Hoang Trinh Hotel, Hoi An - I love this place!!
towel swans and flowers on the beds - I couldn't stop beaming with delight, this place was paradise! The receptionists go out of their way to be helpful, are always cheerful and even bring us complimentary yogurts when we get back from town in the afternoon.
After a nap on the extremely comfortable beds we dragged ourselves out to explore Hoi An. The town is beautiful, very quaint, laid back and picturesque. For the next few days we wandered up and down the streets of the old town, stopping for fruit shakes on the riverfront as a break in between the hard task of getting clothes made. Hoi An is famous on the backpacker trail for being the
place to get a bespoke outfit whipped up. The streets are lined with tailors shops, too many to chose from, and they can rustle up a dress or a jacket overnight for you. I decided the time had finally come to throw out my trusty linen trousers that have travelled the world with me, but not before getting them cloned into a spanking new pair with purple buttons. I was convinced I had no money, space or need for anything else
but somehow found myself with a gorgeous ¾ sleeve jacket to traipse around Asia and Australia with, not exactly practical but most definitely an essential buy!
The one disappointment in Hoi An was the food. Supposedly famous for several specialities including Cau Lau (noodles) and White Rose (dumplings) we found these bland and nothing special. After such good food elsewhere it was a real shame to find fried rice came with diced frozen veges, especially when there is so much fresh produce 200m down the road in the market. There were two exceptions to this lack of decent chow: firstly we discovered the Cargo Cafe that do amazing cheesecakes, brownies and ice cream; secondly I did another cookery class, with a girl called Chau, and found my own culinary creations beat the stuff in the restaurants hands down!
If you hadn't already guessed, I'm trying to do a cookery class in every country I visit out here! I'm really enjoying them, every course is different and I'm learning lots about the culture and people as well as the food. This cookery class was probably the least professional and hygienic so far, but also the most interesting. I met up
Look at all the yummy food I learnt to make!
Banana Flower Salad, Fresh Spring Rolls, Vietnamese Pancakes, Shrimp Hot Pot
with Chau in the morning and she showed me round the market, pointing out local delicacies such as pickled vegetables and explaining how they prepare some of the choicer cuts of meat such as skin and snouts. We then met up with her mum for a drink at a riverside stall and then her mum drove us both back to her house on the back of her motorbike. I say house, it was basically a lean-to with a couple of rooms partitioned with chipboard and some plastic sheeting for a roof. Chau's two younger brothers helped to prep the food that her Mum had bought in the market and then they all watched and giggled as I tried to copy as Chau taught me to thinly skin a tomato with a blunt knife and flip pancakes with chopsticks. We made four dishes that morning: Banana flower salad with pork (really tasty, not sure I'll be able to find banana flowers back home though to recreate this one!), Fresh spring rolls (much healthier and tastier than the deep fried ones you get in the takeaway back home), Vietnamese pancakes (very tasty, wrapped up like a spring roll), and Shrimp hot pot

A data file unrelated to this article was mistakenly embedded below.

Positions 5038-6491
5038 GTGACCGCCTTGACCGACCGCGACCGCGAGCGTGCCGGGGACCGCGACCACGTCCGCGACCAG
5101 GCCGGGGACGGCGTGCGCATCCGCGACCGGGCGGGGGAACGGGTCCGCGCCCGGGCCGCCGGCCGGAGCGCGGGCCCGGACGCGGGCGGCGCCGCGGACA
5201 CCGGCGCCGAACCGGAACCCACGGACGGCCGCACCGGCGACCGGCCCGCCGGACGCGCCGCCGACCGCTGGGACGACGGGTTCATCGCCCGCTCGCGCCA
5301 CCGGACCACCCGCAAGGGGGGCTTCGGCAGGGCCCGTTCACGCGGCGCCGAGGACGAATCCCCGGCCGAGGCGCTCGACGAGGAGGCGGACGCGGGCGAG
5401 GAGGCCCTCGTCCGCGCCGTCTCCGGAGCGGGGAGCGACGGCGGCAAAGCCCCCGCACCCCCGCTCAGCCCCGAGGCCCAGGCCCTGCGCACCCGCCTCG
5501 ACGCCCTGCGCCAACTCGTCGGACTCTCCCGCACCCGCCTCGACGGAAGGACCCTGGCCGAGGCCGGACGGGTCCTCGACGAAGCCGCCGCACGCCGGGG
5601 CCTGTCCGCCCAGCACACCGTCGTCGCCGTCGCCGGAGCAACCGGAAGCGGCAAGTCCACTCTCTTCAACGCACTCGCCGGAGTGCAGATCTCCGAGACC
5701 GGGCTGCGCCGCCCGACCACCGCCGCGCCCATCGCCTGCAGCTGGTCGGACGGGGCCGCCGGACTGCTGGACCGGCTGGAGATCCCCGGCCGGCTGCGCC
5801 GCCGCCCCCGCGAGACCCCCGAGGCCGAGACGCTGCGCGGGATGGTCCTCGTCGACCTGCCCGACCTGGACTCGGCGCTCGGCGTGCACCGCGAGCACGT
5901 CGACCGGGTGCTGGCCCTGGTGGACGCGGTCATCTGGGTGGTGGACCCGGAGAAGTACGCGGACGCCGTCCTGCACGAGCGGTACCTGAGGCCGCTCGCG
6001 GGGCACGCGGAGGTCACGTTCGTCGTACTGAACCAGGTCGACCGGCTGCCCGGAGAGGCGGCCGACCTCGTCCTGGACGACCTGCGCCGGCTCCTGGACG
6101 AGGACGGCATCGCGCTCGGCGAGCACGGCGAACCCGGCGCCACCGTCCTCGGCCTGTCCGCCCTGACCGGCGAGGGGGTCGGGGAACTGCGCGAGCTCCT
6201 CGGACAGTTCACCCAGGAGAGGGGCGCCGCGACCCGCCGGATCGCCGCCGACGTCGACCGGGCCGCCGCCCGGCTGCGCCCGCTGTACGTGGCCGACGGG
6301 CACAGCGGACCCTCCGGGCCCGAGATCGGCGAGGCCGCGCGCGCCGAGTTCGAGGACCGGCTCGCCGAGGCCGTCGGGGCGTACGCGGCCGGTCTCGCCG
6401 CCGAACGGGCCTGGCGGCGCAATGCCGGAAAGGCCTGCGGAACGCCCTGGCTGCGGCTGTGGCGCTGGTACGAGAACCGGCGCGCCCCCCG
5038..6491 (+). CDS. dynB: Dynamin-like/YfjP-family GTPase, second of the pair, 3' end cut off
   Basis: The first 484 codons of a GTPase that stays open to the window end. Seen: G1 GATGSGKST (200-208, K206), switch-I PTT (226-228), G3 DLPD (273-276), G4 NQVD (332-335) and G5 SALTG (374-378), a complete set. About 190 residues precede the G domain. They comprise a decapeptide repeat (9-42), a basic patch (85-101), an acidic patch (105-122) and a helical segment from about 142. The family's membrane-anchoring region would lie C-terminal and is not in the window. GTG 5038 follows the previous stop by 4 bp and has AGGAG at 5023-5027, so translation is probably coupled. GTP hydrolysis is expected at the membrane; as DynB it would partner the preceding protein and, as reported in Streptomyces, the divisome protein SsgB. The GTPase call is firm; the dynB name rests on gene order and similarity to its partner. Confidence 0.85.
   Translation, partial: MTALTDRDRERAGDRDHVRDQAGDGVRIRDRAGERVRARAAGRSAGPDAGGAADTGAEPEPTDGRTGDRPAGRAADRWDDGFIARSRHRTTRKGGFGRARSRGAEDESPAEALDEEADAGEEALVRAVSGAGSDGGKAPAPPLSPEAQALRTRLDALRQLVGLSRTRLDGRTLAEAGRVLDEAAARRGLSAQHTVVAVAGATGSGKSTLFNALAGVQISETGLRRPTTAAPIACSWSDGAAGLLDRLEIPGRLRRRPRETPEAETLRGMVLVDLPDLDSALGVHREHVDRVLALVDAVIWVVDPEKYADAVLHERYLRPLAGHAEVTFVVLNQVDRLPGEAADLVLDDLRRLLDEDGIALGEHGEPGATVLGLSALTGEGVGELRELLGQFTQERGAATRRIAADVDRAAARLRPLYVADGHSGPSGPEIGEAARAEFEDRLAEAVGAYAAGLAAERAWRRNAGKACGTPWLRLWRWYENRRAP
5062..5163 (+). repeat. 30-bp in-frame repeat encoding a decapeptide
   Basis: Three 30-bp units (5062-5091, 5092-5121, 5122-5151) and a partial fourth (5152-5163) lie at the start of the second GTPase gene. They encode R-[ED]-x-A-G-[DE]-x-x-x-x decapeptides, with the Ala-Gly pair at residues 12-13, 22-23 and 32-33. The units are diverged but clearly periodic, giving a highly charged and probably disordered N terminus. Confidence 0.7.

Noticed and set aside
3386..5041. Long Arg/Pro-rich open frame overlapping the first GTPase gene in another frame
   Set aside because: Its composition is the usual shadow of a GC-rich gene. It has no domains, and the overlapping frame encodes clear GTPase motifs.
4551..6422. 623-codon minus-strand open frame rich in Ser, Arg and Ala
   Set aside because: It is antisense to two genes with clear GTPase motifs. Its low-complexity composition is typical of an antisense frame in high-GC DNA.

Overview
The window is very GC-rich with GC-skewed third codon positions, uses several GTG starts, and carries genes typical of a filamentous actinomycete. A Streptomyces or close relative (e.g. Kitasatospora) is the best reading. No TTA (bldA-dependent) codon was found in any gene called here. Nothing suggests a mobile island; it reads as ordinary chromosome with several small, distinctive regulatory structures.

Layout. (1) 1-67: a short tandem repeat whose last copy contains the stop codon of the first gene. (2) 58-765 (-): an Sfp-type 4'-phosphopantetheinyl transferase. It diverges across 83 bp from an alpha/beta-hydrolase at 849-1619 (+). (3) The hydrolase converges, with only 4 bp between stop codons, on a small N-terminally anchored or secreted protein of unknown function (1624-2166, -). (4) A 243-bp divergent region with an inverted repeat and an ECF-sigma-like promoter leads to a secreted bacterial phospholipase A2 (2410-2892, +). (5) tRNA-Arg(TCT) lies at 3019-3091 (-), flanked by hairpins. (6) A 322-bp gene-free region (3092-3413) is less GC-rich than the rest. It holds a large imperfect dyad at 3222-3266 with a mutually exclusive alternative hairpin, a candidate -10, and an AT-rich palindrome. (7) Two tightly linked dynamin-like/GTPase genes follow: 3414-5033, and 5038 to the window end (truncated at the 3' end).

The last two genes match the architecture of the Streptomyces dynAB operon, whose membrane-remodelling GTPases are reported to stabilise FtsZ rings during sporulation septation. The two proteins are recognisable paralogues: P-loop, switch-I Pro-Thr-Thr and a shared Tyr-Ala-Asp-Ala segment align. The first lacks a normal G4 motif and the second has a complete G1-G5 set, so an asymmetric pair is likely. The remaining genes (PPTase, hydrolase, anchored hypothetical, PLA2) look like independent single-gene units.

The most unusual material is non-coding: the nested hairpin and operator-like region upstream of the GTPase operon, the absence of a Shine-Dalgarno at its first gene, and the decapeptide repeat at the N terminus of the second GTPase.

(a kind of sweet and sour soup served with noodles).
Having stuffed my face with the fruits of my labour I decided I really had to get out and do some exercise. The traffic is surprisingly calm in Hoi An compared with the rest of Vietnam so I braved hiring a bicycle and pedalled off into the countryside through emerald rice paddies and out to the local beach. Admittedly I only cycled about 12km in total and spent more time lying on a sunbed reading my book, but it was exhilarating to get back on a bike after so long and quite exciting weaving amongst the mopeds and mayhem of Hoi An at rush hour!
Feeling refreshed and ready to face the rest of Vietnam now after four days in Hoi An we will be racing up to Hanoi on another horrendous overnight bus and then getting out on the water for a three day cruise around Halong Bay to hopefully finish off Vietnam on a high.
There are more photos below